• Withania KSM-66®: clinically trialled for anxiety + stressWithania, in a full-spectrum extract known as KSM-66®, provides the most extensive set of clinical trials documented to reduce anxiety and stress. KSM-66®,at 3.75g twice daily, has been clinically trialled (randomised double-blind placebo-controlled) to significantly reduce anxiety and stress and improve general wellbeing in adults. Cortisol (your main stress hormone) levels were also significantly reduced in the KSM-66®group. Withania is a traditional adaptogenic herb that helps you ‘adapt’ while under stress and increases your body’s resistance to mental and physical stress, promoting relaxation.
  • B vitamins: anxiety + nervous system supportB vitamins as a group, support nervous system health and energy production so help to relieve anxiety, low mood, fatigue and exhaustion. In particular, B3 has a calming effect on the nervous system, B5 supports adrenal health and your stress response and B6 is essential for the production of GABA and the conversion of tryptophan to serotonin, your feel good neurotransmitters.
Anxiety doesn’t protect you from your fears, but it can certainly rob you of any joy.

B Complete, Kava, Anxiety EaseMr Vitamins Recommends

  • Anxiety Ease
  • Kava 4200
  • B Complete Sustained Release
Find out more about Herbs of Gold Anxiety  Relief supplements

References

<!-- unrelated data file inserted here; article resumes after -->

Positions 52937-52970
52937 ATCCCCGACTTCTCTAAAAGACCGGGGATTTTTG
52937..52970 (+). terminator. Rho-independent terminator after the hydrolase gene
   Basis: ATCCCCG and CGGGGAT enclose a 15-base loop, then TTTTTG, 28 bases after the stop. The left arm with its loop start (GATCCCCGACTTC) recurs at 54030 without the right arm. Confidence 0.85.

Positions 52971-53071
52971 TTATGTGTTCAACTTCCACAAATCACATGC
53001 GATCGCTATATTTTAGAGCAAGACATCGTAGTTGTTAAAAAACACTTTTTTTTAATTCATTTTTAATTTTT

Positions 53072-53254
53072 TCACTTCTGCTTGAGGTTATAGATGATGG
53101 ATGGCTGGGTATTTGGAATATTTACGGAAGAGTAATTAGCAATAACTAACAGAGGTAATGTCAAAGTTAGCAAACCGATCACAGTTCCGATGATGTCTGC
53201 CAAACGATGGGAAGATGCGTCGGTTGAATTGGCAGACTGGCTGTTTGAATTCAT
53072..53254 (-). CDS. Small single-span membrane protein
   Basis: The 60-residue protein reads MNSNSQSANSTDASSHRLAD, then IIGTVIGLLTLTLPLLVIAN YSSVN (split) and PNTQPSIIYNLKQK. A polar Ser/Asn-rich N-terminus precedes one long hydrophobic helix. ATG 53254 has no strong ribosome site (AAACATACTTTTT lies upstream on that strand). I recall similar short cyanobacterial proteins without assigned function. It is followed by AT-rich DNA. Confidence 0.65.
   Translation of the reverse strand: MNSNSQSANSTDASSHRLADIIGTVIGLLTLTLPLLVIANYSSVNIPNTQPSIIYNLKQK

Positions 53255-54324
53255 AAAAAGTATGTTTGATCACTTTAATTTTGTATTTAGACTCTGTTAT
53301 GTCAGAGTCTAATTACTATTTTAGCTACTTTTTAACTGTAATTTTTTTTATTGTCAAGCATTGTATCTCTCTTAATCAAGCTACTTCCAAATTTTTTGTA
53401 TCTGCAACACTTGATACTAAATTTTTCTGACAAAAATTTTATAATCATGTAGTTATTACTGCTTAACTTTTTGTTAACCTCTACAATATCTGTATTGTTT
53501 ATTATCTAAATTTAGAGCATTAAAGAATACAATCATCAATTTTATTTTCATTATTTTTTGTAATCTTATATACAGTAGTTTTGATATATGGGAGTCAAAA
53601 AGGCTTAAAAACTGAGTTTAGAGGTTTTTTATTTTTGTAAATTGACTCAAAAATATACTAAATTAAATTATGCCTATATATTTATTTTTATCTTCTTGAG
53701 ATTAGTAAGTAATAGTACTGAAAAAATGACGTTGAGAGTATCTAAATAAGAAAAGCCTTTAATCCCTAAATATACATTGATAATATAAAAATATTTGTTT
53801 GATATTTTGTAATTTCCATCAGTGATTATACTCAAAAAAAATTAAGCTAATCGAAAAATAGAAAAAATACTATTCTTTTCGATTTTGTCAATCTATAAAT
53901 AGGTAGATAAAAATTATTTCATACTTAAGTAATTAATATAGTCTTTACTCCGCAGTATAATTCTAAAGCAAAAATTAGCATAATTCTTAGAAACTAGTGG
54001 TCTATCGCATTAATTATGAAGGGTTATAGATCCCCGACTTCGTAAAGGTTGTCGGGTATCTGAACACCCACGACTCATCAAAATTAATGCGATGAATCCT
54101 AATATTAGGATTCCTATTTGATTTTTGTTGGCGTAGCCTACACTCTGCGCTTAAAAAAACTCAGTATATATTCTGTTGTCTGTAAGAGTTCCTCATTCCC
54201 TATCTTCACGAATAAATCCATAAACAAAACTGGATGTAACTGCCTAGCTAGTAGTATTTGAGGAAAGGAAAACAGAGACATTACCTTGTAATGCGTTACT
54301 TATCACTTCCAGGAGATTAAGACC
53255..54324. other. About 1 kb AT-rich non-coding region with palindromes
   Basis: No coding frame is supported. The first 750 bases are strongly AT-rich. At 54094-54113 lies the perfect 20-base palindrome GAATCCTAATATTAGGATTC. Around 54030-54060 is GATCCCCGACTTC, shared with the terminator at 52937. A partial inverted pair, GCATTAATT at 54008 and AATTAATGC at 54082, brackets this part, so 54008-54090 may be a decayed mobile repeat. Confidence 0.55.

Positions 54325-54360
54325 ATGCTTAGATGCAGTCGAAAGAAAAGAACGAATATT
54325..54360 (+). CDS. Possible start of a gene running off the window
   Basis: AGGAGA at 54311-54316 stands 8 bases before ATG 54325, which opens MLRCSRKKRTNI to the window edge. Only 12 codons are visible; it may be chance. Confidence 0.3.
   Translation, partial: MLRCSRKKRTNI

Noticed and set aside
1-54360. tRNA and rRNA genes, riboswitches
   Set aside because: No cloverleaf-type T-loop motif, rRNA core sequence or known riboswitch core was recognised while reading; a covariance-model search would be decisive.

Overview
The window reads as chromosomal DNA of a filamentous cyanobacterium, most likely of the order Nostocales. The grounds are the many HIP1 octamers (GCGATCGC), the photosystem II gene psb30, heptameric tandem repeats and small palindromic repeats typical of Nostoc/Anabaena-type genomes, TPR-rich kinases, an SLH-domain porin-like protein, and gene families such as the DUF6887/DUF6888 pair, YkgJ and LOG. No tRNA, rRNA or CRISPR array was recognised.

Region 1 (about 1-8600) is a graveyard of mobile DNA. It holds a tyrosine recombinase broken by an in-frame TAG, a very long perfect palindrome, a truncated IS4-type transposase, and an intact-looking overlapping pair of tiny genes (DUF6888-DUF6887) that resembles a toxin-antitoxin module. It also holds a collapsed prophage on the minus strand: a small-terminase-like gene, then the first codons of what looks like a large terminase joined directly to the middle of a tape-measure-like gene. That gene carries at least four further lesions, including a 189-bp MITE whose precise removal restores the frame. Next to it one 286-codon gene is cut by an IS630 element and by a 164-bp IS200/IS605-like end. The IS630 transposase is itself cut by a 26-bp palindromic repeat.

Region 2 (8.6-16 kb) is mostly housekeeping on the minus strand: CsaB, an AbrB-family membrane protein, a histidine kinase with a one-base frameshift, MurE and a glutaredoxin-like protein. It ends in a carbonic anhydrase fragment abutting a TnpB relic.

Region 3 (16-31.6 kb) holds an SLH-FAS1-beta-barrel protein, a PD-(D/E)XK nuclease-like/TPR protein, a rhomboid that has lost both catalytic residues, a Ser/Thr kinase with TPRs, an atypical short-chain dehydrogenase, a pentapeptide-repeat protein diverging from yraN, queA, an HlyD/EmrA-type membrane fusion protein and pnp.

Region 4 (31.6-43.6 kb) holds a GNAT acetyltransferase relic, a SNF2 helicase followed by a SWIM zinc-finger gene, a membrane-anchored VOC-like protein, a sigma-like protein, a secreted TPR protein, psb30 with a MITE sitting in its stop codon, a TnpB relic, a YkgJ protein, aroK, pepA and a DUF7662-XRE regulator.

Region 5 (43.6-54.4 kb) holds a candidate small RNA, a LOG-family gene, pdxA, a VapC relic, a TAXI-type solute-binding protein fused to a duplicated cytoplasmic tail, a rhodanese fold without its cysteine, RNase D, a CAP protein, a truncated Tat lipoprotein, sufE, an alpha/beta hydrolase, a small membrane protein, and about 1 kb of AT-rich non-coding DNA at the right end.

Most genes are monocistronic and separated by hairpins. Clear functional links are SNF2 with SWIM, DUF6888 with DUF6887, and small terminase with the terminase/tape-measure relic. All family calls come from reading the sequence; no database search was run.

Anxiety, Retrieved 9 July 2014 from http://www.psychology.org.au/publications/tip_sheets/anxiety/ Ashwagandha interest spilling into mainstream market, Retrieved on 4 July 2014 from http://www.nutraingredients-usa.com/Suppliers2/Ashwagandha-interest-spilling-into-mainstream-market/?utm_source=newsletter_daily&utm_medium=email&utm_campaign=Newsletter%2BDaily&c=WzH3Pp%2BqpTZWUS0kMLJ2VV4o8fuPKl1p Beers MH & Berkow R (Eds), (1999), The Merck Manual of Diagnosis and Therapy, 17th Edition, New Jersey, Merck Research Laboratories. Chandrasekhar K, Kapoor J & Anishetty S 2012, ‘A prospective, randomized double-blind, placebo-controlled study of safety and efficacy of a high-concentration full-spectrum extract of ashwagandha root in reducing stress and anxiety in adults’, Indian J Psychol Med. Jul;34(3):255-6. Osiecki H, Meeke F & Smith J, (2004), The Nervous System, Queensland, Bio Concepts Publishing. Pizzorno JE & Murray MT (2013), The Textbook of Natural Medicine, 4th Edition, Missouri, Elsevier. Ranabir S & Reetu K (2011), Stress and Hormones, Indian J Endocrinol Metab. Jan-Mar; 15(1): 18–22. Sarris J, Adams J & Kavanagh DY, (2010), An explorative qualitative analysis of participants’ experience of using kava versus placebo in an RCT, Australian Journal of Medical Herbalism, 22(1). Sarris J, Stough C, Bousman CA, Wahid ZT, Murray G, Teschke R, Savage KM, Dowell A, Ng c & Schweitzer I, (2013), Kava in the treatment of generalized anxiety disorder: a double-blind, randomized, placebo-controlled study, J Clin Psychopharmacol,33(5):643-8. What is the difference between depression, stress and anxiety, Retrieved 8 July 2014 from http://kayefrankcom.com/what-is-the-difference-between-depression-stress-and-anxiety/